Book review: The Middle-Class Millionaire

I like studies that try to explain how societies work. I also like books that explain how we think about money and how our beliefs affect what we do with it. So I enjoyed reading the The Middle-Class Millionaire: The Rise of the New Rich and How They Are Changing America. It was an entertaining book to be taken with a grain of salt.

The authors compared a group of people with a net worth between $1 million and $10 million to a group of people that made between $50,000 and $80,000 a year with a net worth of under $1 million. They concluded that both groups considered themselves middle class. (Interestingly enough, the poorer group was more likely to consider themselves upper middle class than the richer group.) The two groups did vary on a couple of key points.

  1. The millionaires were much more likely to work for themselves and to place a very high value on career and self-development. They were more likely to hire personal coaches and to own their own businesses.
  2. They also work many more hours – 70 hours/week on average compared to 40 hours/week in the control group.
  3. They were more likely to try again in the face of failure. While most of the "regular" middle class would try something different if their first venture ended in bankruptcy, the millionaire group said that they'd try again or you wouldn't benefit from what you learned.
  4. While they both valued education highly, the millionaire group was much more likely to take their kids' failure in school as their own failure and much more likely to pick a house based on schools. The control group was more likely to pick a house near work than a house near good schools. (The millionaire group was also very likely to tear down an old house in a neighborhood they liked to build the house they wanted where they wanted it. The book theorized you can tell the best schools by looking at neighborhoods with the most tear downs!)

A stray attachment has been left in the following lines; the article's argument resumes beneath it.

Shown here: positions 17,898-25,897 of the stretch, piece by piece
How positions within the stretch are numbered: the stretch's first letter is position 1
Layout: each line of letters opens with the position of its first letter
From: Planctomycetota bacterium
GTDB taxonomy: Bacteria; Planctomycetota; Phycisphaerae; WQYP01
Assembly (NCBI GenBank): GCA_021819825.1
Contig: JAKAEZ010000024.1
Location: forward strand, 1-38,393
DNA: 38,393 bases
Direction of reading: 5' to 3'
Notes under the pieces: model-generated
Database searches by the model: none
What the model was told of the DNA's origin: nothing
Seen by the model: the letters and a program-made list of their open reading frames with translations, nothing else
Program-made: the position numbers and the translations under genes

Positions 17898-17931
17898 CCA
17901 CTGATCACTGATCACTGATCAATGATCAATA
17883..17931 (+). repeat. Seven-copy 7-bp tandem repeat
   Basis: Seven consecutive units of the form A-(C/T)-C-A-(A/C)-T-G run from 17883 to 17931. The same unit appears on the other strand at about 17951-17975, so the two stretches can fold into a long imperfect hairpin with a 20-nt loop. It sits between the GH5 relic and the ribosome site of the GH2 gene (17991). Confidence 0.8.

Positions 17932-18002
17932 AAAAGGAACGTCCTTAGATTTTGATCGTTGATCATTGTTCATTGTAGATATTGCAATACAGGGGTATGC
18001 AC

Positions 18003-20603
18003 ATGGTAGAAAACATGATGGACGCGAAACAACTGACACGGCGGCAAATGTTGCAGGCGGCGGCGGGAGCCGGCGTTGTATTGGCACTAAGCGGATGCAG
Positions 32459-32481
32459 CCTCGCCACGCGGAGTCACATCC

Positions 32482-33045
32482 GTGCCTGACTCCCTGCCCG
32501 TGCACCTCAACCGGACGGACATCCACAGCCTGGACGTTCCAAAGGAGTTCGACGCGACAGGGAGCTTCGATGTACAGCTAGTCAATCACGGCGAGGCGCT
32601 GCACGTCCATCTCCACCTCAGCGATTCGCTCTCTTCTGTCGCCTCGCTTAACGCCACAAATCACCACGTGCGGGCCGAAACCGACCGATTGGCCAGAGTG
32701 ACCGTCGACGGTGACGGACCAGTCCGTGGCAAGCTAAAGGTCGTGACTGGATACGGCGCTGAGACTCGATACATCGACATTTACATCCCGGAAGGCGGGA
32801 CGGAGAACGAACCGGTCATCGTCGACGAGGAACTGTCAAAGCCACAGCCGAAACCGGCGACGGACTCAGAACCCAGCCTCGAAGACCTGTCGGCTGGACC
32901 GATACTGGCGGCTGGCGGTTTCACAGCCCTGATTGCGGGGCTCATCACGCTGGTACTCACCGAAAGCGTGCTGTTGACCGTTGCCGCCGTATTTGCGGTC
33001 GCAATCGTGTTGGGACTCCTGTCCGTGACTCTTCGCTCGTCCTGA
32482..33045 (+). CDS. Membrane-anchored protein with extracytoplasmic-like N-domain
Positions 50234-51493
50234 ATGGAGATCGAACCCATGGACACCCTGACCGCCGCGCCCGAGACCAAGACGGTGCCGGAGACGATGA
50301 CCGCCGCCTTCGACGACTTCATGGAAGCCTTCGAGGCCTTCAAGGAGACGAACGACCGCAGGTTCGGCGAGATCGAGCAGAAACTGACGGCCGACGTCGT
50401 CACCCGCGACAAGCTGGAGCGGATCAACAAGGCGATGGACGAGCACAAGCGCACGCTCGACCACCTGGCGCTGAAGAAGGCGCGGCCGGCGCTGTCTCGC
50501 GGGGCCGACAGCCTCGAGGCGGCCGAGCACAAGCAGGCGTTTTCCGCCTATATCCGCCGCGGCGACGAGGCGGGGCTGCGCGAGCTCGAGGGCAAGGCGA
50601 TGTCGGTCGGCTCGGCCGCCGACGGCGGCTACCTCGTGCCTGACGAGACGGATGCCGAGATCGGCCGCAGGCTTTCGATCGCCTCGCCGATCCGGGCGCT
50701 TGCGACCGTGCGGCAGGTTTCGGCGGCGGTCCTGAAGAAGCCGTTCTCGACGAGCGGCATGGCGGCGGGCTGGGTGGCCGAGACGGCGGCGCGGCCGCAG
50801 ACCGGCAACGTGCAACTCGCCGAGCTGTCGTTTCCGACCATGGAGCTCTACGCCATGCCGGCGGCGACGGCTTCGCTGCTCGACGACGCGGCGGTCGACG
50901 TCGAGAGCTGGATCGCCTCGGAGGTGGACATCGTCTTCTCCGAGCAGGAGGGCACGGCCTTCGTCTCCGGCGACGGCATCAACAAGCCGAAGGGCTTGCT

5. They are much more likely to refer specialists (doctors, accountants, lawyers, etc) to friends and much more likely to pick one based on referrals.

Both groups valued education, family, and high ethical standards.

However the point of the book wasn't to point out how different the groups were (although they did a lot of that) but rather to point out how the millionaire group often leads the way when it comes to lifestyle, shopping and habits. (And this group of people, according to the book's study, spend a lot of money!) Middle-class millionaires are the first to buy Tesla cars (cool electric cars) and eventually cheaper models will be developed. They are the first to have home generators, solar power, coaches, health care advocates, etc. The book recommended developing and marketing new products to this group.

The authors obviously considered themselves part of the regular middle class and aspire to be middle-class millionaires. The last chapter covers how to become a middle class millionaire. In short, work lots, start your own business, try and try again, network lots. And did I say work lots? Oh, and pick a profitable field.

3 Replies to “Book review: The Middle-Class Millionaire”

  1. Ya.. this has been looked at quite a bit by lots of people.
    Other things that middle-class millionares have in common are living in relatively modest houses for their income, avoids getting debts early on, and do not support adult children.
    My grampa was one of them. Left the military after WW2 as a trained lineman, went to go and work for ATT. Bought his first house, had it built really, for about 10,000 dollars cash.. tried his hand at several investments that didn’t work out (he was one of those folks that fell for the florida swap land scams in the 50’s.. you’d get driven down there during the dry season and are shown a nice lush meadow.. then you buy it and come back and find out it is flooded most of the year), but just saved up his money, figured out how to invested wisely and after retirement used his money as a hobby and things worked out fairly well.